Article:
Backup is the activity of copying files or databases so that they will be preserved in case of equipment failure or other catastrophe. Backup is usually a routine part of the operation of large businesses with mainframes as well as the administrators of smaller business computers. For personal computer users, backup is also necessary but often neglected. The retrieval of files you backed up is called restoring them.
Different types of backups are full backup , differential backup, incremental backup and mirror backup
Full backup is the starting point for all other backups and contains all the data in the folders and files that are selected to be backed up. Because the full backup stores all files and folders, frequent full backups result in faster and simpler restore operations
Incremental backup provides a faster method of backing up data than repeatedly running full backups. During an incremental backup only the files changed since the most recent backup are included. That is where it gets its name: each backup is an increment since the most recent backup. The time it takes to execute the backup may be a fraction of the time it takes to perform a full backup .
Differential backup contains all files that have changed since the last FULL backup . The advantage of a differential backup is that it shortens restore time compared to a full backup or an incremental backup. However, if you perform the differential backup too many times, the size of the differential backup might grow to be larger than the baseline full backup.
There is a significant, but sometimes confusing, distinction between differential backup and incremental backup. Whereas incremental backs up all the files modified since the last full backup, differential or incremental backup, differential backup offers a middle ground by backing up all the files that have changed since the last full backup. That is where it gets its name: it backs up everything that’s different since the last full backup.
Restoring a differential backup is a faster process than restoring an incremental backup because only two backup container files are needed: the latest full backup and the latest differential.
- Restore is faster than restoring from incremental backup
- Backing up is faster than a full backup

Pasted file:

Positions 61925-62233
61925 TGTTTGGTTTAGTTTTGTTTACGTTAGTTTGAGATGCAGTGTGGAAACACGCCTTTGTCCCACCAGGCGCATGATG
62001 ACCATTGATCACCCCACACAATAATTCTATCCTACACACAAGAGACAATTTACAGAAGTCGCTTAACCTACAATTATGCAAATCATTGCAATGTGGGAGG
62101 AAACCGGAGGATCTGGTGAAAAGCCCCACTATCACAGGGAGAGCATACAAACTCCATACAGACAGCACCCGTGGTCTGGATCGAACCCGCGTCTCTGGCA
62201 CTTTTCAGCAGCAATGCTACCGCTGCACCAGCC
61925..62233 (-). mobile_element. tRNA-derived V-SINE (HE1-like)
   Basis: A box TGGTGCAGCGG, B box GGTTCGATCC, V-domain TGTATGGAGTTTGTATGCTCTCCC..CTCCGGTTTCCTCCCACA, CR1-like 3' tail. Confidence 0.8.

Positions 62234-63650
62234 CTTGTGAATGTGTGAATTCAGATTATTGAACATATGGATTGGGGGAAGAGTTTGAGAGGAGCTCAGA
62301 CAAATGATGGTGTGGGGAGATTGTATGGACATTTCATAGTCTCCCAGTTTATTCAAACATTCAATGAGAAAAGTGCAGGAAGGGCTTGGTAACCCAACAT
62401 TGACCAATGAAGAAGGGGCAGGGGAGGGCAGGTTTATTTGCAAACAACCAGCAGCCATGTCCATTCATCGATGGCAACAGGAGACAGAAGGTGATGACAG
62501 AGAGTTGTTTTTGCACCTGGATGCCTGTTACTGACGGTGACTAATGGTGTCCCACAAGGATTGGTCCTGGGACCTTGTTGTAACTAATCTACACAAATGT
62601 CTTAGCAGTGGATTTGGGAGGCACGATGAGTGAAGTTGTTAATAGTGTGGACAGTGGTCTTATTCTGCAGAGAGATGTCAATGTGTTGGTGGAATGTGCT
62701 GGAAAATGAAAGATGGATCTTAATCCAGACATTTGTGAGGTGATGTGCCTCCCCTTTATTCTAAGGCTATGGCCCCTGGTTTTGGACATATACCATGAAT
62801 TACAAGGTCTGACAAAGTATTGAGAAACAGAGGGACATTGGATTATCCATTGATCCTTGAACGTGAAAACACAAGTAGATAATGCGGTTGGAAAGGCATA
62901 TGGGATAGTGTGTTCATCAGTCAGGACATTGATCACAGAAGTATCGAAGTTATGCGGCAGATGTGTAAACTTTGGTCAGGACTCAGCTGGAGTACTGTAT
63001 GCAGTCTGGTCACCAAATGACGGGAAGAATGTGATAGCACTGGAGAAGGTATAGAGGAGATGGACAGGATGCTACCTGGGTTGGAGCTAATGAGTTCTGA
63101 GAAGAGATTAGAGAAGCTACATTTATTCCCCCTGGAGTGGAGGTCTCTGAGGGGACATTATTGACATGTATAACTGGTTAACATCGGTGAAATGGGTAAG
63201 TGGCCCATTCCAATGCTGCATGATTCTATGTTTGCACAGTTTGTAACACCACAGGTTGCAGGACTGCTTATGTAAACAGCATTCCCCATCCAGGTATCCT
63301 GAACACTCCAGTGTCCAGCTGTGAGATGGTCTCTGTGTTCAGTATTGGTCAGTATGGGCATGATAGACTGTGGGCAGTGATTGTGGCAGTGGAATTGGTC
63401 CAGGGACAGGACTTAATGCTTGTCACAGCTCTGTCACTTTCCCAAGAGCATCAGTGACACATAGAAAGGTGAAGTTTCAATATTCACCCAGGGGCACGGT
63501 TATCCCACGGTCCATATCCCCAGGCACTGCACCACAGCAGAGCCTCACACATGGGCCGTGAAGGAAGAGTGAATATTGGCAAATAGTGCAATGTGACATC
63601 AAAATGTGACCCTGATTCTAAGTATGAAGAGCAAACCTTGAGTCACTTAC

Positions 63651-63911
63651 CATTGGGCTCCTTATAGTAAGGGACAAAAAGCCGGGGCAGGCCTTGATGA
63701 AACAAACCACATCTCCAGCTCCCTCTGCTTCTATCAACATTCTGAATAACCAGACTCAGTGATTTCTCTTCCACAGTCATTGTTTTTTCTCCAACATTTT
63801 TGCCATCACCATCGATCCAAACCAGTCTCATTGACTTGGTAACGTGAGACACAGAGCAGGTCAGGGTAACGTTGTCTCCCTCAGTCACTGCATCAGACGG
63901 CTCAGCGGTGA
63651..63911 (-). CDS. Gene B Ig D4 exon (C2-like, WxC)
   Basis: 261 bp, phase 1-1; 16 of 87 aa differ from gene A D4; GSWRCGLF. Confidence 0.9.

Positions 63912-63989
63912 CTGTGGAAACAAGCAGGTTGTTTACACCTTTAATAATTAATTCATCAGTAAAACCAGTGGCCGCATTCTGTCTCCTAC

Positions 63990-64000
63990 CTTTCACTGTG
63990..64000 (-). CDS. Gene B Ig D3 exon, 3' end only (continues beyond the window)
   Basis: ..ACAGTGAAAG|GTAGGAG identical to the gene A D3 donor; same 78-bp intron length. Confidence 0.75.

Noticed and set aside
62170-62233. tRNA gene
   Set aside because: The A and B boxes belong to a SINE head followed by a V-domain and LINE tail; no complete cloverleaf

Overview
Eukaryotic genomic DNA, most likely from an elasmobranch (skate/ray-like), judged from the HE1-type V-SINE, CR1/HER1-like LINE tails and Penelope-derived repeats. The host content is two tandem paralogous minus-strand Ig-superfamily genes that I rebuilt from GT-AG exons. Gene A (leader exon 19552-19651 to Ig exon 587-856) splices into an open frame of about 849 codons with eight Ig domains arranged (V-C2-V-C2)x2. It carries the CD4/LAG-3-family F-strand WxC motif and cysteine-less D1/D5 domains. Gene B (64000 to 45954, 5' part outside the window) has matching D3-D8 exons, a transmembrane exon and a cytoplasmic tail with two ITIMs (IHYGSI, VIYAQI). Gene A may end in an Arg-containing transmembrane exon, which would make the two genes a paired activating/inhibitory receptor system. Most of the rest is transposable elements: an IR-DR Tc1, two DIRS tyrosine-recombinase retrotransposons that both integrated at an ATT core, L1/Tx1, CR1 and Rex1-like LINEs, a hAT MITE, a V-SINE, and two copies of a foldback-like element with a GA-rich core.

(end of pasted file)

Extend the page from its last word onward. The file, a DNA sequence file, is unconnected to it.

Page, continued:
- The storage space requirements are lower than for full backup
- Restore is slower than restoring from full backup
- Backing up is slower than incremental backup
- The storage space requirements are higher than for incremental backup
Mirror backup is identical to a full backup , with the exception that the files are not compressed in zip files and they can not be protected with a password. A mirror backup is most frequently used to create an exact copy of the backup data.
Backups are also classified according to backup destination and the method it takes
Online backup systems are typically built around a client software program that runs on a schedule, typically once a day, and usually at night while computers aren’t in use. This program should collect, compresses, encrypt, and transfer the data to the remote backup service provider’s servers or off-site hardware.
Backup stored at an online location such as an FTP server or a cloud storage. Online backups provide the highest level of protection against local disaster of any kind: since online backup servers are located remotely, no matter what happens at your site, the backups will stay safe.
Another big advantage of backing up to remote (Online) locations is that data can be accessed from any point of the Earth via the Internet.
Offline backup is a database backup performed when the database is disconnected from the network — in other words, offline — and thus not accessible for updating. This is the safest way to back up because it avoids the risk of copying data that may be in the process of being updated. However, a cold backup involves downtime because users cannot use the database while it is being backed up.
An offsite backup is a copy of a file or document that is located in a location other than physical building that your PC is. It is typically a copy on removable media that is physically transported to a different geographical location, like a different office, safe deposit box, or a friends house. This increased level of safe guard is because if the building where your PC is burns down or is robbed you have another copy located in a different building. The chances of both locations burning down is unlikely. You may think this is off site backup is going too far, but if you have put years of work into something it can be well worth an off site backup.
A local backup a copy of a file or document that is located on the computers hard disk drive. This type of backup provides a minimal guard of ensuring that you have a way to restore your data. This minimal level of safe guard is because if something causes your hard disk drive to fail in your PC, or corrupts your data, you may loose the backup copy also.
You can check the backup software’s from here
As you can see, choosing a backup system requires some forethought, research, and planning. It pays to do your homework when you’re investing in something that could essentially make or break your business in the event of a catastrophe. Cost should always be a big consideration but think of this as an investment in the stability as well as the security of your business.